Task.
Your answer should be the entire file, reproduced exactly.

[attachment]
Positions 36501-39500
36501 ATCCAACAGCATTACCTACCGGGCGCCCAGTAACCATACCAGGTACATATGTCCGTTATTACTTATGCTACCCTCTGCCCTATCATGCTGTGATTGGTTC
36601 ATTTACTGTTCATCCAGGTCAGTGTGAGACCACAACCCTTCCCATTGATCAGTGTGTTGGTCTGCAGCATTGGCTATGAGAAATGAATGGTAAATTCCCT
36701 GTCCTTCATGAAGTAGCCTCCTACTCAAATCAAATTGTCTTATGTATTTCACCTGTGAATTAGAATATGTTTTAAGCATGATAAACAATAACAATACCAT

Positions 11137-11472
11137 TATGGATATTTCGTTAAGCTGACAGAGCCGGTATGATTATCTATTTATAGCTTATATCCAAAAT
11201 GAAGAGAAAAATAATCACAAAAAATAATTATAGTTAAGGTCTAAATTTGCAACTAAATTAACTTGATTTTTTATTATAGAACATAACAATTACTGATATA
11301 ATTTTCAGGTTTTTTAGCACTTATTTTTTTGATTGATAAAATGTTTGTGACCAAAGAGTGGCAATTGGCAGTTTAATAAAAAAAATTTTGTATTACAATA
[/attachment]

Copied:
Positions 36501-39500
36501 ATCCAACAGCATTACCTACCGGGCGCCCAGTAACCATACCAGGTACATATGTCCGTTATTACTTATGCTACCCTCTGCCCTATCATGCTGTGATTGGTTC
36601 ATTTACTGTTCATCCAGGTCAGTGTGAGACCACAACCCTTCCCATTGATCAGTGTGTTGGTCTGCAGCATTGGCTATGAGAAATGAATGGTAAATTCCCT
36701 GTCCTTCATGAAGTAGCCTCCTACTCAAATCAAATTGTCTTATGTATTTCACCTGTGAATTAGAATATGTTTTAAGCATGATAAACAATAACAATACCAT

Positions 11137-11472
11137 TATGGATATTTCGTTAAGCTGACAGAGCCGGTATGATTATCTATTTATAGCTTATATCCAAAAT
11201 GAAGAGAAAAATAATCACAAAAAATAATTATAGTTAAGGTCTAAATTTGCAACTAAATTAACTTGATTTTTTATTATAGAACATAACAATTACTGATATA
11301 ATTTTCAGGTTTTTTAGCACTTATTTTTTTGATTGATAAAATGTTTGTGACCAAAGAGTGGCAATTGGCAGTTTAATAAAAAAAATTTTGTATTACAATA